To date, approximately 100 imprinted genes have been confirmed in mammals. Dysregulation of these genes, which are epigenetically regulated to maintain parent-of-origin monoallelic expression, has been associated with aberrant fetal growth - both over- and under-growth. As the imprinting-related epigenetic marks are set early in development and highly active in the placenta, imprinted genes are uniquely vulnerable to intrauterine environmental insults or nutrition imbalance that may alter these epigenetic control mechanisms. Herein we review emerging evidence from selected studies pointing to imprinted genes as potential mediators between in utero nutritional environment and birthweight. The review is organized by maternal dietary component - caloric intake, vitamins, and toxicants - and discusses the specific impacts of imprinted gene modifications on fetal birthweight. Although great variability between study populations, methods, and operationalization makes it difficult to draw gene-specific conclusions, the current literatures set the stage for future studies on the impact of the nutritional environment on modification of imprinted gene activity and subsequent fetal growth outcomes.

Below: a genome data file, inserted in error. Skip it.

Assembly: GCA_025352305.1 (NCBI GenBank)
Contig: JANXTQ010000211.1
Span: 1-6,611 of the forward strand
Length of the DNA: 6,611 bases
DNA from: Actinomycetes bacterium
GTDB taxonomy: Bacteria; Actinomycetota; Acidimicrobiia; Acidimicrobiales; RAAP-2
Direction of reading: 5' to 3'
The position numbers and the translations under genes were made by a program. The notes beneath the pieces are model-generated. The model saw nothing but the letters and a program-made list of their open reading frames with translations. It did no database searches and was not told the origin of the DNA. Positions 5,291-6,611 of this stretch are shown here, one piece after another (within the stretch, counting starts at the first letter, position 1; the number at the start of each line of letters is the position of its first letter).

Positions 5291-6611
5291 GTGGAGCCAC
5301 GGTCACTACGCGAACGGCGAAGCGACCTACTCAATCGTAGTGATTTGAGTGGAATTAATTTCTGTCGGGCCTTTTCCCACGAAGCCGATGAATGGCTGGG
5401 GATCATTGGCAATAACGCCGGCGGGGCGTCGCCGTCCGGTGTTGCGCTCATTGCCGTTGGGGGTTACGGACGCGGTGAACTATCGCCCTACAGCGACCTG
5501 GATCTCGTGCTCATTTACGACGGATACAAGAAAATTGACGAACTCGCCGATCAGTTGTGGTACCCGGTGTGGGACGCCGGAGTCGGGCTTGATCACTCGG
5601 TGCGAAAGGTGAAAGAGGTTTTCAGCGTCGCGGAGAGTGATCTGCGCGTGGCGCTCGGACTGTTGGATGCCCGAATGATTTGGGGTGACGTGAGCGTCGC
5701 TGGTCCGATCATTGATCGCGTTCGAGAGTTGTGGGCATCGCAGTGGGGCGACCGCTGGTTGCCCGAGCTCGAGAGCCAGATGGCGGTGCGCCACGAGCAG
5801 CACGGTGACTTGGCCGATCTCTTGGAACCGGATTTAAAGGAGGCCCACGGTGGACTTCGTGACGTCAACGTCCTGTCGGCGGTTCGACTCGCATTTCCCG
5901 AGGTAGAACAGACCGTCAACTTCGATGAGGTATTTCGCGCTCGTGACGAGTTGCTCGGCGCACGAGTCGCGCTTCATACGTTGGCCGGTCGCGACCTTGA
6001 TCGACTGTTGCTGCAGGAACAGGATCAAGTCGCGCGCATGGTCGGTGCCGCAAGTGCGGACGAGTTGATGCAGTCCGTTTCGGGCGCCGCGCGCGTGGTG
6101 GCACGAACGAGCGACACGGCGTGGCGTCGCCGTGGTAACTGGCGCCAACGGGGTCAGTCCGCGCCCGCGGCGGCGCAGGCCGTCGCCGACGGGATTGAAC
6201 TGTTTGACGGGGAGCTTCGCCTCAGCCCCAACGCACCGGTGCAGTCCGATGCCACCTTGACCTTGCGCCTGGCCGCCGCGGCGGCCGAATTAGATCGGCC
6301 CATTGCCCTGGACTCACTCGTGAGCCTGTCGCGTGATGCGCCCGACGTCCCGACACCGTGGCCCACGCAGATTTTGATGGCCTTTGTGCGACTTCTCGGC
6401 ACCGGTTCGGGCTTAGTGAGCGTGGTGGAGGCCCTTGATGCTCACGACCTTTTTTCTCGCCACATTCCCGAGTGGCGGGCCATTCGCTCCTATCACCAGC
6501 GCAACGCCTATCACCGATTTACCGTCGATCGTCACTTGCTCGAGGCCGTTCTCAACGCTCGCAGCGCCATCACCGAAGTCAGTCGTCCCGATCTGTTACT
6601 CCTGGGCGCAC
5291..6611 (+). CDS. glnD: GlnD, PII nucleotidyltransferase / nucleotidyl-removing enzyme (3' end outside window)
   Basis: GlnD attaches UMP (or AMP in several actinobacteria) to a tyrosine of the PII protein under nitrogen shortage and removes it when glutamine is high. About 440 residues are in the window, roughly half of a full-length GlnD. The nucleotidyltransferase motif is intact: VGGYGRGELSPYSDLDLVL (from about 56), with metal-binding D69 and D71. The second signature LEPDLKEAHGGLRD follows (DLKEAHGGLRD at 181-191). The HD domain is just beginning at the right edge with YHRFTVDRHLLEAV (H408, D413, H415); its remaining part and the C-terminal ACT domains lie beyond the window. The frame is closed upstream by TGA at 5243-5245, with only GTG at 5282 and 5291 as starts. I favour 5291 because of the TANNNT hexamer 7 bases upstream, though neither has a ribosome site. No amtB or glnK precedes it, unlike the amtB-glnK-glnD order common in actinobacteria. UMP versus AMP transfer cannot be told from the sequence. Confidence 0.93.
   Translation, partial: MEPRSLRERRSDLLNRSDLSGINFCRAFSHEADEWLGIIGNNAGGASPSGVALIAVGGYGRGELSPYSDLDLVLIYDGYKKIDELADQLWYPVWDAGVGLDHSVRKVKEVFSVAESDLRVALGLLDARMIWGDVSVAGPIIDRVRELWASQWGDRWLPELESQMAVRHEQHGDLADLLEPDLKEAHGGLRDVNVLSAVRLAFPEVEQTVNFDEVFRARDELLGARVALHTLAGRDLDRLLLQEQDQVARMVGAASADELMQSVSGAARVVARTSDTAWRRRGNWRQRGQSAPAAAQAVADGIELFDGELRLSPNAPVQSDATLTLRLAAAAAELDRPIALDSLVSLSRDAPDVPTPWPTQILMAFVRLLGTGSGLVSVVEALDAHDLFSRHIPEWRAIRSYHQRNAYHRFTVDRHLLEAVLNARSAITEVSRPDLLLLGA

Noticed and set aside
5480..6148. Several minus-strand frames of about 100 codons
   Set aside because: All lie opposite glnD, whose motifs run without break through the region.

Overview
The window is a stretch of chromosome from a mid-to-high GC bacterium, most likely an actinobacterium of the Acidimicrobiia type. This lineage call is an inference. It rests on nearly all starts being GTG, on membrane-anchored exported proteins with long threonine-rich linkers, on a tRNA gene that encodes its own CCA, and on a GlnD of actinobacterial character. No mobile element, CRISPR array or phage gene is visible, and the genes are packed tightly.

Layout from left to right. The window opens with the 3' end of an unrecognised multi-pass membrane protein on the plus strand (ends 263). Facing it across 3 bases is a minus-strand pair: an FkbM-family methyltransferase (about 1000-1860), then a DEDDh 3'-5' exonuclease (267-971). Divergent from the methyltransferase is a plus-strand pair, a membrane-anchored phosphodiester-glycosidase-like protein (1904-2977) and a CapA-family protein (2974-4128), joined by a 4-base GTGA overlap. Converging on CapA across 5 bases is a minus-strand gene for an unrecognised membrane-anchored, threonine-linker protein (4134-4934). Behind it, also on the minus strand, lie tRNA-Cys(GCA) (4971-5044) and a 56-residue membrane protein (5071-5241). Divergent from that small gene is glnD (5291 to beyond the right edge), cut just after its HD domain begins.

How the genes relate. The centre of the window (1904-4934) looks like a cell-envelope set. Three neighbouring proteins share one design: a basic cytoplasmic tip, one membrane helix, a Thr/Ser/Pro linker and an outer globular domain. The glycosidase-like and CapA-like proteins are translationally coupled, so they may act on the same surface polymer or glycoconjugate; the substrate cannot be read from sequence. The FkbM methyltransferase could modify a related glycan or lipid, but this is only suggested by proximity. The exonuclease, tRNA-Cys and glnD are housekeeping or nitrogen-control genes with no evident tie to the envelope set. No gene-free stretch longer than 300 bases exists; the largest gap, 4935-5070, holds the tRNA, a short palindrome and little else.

|Title of host publication||Handbook of Nutrition, Diet, and Epigenetics|
|Publisher||Springer International Publishing|
|Number of pages||16|
|State||Published - 5 Jan 2019|
- Fetal growth
- Genomic imprinting
- Maternal nutrition